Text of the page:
15-854 Approximation and Online Algorithms 02/09/00
* tidying up some loose ends from last time
* The max-cut problem and Semidefinite Programming.
[Presentations: would like everyone to pick something by 1 wk from
today.]
[clarification on problem 5: All I'm looking for is a linear time
algorithm given that we've already mapped the real numbers to
rankings. Getting the rankings from the real numbers can be done in
expected linear time w/ 2-level bucket sort]
=============================================================================
Last time we went through a 3-approximation to the shortest
superstring problem. Just wanted to give an example to clear up one
of issues that got confusing in the discussion.
Remember the algorithm: we construct the prefix graph and then find
the optimal cycle cover. (this is <= opt TSP tour <= opt superstring)
For a 4-approx, we just then open up each cycle arbitrarily and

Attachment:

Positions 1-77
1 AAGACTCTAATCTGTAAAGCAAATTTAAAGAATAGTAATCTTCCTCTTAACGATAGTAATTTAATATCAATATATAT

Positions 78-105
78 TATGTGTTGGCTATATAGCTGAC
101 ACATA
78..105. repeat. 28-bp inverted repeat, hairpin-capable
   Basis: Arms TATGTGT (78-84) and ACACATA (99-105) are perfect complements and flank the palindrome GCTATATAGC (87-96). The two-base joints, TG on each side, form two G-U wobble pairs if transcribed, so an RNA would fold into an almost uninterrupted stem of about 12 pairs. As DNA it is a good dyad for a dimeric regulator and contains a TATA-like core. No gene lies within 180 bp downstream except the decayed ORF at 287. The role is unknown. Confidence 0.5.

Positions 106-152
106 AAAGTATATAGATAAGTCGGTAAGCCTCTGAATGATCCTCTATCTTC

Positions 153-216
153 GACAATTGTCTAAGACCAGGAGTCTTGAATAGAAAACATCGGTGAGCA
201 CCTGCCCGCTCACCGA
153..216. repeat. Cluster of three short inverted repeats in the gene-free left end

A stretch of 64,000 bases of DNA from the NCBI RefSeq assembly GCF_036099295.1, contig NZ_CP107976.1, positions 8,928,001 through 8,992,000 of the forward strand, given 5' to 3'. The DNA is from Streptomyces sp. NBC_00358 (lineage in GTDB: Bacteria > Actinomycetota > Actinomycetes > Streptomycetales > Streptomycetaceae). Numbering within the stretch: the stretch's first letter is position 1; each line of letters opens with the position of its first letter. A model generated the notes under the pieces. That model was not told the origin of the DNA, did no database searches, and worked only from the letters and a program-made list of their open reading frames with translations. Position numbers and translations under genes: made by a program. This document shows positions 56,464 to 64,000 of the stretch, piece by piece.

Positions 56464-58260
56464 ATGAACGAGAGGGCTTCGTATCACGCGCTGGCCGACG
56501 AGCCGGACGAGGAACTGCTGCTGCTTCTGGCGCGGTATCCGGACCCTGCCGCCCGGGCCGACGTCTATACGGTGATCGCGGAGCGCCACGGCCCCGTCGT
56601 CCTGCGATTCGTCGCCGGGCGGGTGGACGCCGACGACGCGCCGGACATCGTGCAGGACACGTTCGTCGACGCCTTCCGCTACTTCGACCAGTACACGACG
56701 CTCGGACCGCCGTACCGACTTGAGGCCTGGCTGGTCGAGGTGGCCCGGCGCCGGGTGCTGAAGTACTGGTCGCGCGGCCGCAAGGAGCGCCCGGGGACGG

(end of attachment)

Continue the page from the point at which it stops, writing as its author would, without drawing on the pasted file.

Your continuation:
concatenate. For a 3-approx, replace "concatenate" with "merge using
greedy algorithm".
Notice that in the optimal cycle cover, we would never have a cycle
like this: a ba b
1------>2------>3----->1
(think of what the strings would have to look like)
On the other hand, we could have a cycle like this:
ba ba b
1------>2------>3----->1
in which case, string 3 might look like bbababbababbabab
Now, suppose this string overlapped in 10 characters (bababbabab) with
some string in a different cycle. Then, that other cycle couldn't
have weight 5 (else it would be the same as this one). Also, it
couldn't have weight < 5 since that would mean our cycle would need to
have a subperiod (only possible anyway for non-prime lengths but the
point is that then it wouldn't be minimum). In fact, in this case, the
shortest possible length is 7: bababba
This is basically the reasoning behind the key lemma we needed: in the
optimal cycle cover of the prefix graph, if string s1 is in cycle c1,
and string s2 is in cycle c2, then overlap(s1,s2) < weight(c1) + weight(c2).
==============================================================================
Now, turn to new technique called semidefinite programming. Much like
LP relaxed {0,1} values to [0,1] values, this will relax numbers to
vectors (or points) in an n-dimensional space. Our optimization
problems will end up looking like various kinds of clustering
problems. So it helps if you can think in n-dimensional space....